The recent announcement of deportation by Pakistan has led to harsh public statements from Afghan leaders and officials, worsening an already tainted environment of bilateral interaction. 

Mansoor Khan

The rule for deportations around the world is to keep the process out of the media glare to avoid public and humanitarian pressures. Over the past four decades, Pakistan has earned immense goodwill in Afghanistan and internationally for hosting millions of Afghans in a dignified manner. The recent announcement of deportation by the apex committee with a short timeline has led to harsh public statements from Afghan leaders and officials worsening an already tainted environment of bilateral interaction. 

Given the complex history of war, insurgencies and militancies for the past half century, the two countries must closely cooperate in bilateral and regional counter-terrorism frameworks. The deportations are a rather risky approach that can widen divergences between Pakistan and Afghanistan, creating impediments in pursuit of geo-economic strategy to promote regional connectivity.

Introspectively, Pakistan has not been able to use the Afghans living in Pakistan as an economic asset. For the past four decades, around four million Afghans have been living in Pakistan. While Pakistan has provided them with opportunities to be educated, groomed and employed mostly at par with Pakistanis, not creating an investment framework for these Afghans in various sectors or using their presence in any other ways to strengthen the country’s economy is difficult to explain on rational grounds. Consequently, while Pakistan continues to host more Afghans than any other country in the world, Afghan money has found a way to other destinations.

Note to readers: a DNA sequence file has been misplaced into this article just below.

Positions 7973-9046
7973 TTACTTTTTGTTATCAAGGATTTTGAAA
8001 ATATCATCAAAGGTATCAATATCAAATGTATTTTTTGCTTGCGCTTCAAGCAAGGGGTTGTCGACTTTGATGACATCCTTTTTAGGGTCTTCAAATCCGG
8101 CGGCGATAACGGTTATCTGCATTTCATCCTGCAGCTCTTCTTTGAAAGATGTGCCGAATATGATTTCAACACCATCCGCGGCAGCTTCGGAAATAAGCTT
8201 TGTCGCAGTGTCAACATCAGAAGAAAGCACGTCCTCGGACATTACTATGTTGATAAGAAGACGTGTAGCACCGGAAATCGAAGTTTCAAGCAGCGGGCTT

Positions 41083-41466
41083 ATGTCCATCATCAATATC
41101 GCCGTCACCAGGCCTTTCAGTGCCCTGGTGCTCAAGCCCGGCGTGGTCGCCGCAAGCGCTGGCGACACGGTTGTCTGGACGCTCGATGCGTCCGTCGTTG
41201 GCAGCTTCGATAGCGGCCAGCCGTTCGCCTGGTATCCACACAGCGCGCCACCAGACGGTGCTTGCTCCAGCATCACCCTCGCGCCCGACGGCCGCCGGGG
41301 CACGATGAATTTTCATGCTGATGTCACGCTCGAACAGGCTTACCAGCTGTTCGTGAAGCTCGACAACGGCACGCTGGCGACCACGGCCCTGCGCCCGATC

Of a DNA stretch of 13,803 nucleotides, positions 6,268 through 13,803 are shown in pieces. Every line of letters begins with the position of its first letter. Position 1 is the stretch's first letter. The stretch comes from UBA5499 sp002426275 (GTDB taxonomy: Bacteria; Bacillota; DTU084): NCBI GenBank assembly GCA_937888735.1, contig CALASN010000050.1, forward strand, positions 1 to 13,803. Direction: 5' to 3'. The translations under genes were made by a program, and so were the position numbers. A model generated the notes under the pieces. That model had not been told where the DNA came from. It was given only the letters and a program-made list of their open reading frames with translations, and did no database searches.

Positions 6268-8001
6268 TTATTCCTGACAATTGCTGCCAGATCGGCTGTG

Currently, as Pakistan is facing formidable internal and external challenges, it's important that the crucial relationship with Afghanistan is steered with prudence and objectivity. The return of refugees and undocumented Afghans in a dignified and workable manner is only possible if it is addressed as a subset of the whole of the Afghanistan-Pakistan relationship. For this, a broad-based dialogue with Afghanistan is vital involving discourse on security, counter-terrorism, border management, movement of people, trade, transit, connectivity and the dignified return of Afghans to their homeland. 

A mechanism to regulate documented movements across a 2,600 km long border has to be part of overall dialogue with Afghanistan. However, the process has to take into account the needs of the people on either side, particularly hundreds of thousands of tribal people requiring facilitation for free movement across the border for health, education, work and business. Sealing the border is not the solution and will simply shatter the fabric of natural connectivity with Afghanistan. 

Only an approach of working on strengthening mutual stakes in relations will ensure a win-win situation for the people of the two countries.

— Mansoor Ahmad Khan is Pakistan's former ambassador to Afghanistan. Former ambassador of Pakistan to Austria & PR to UN Vienna. Ex-Chairman UN CND.

Twitter @ambmansoorkhan

Disclaimer: Views expressed by writers in this section are their own and do not necessarily reflect Arab News' point-of-view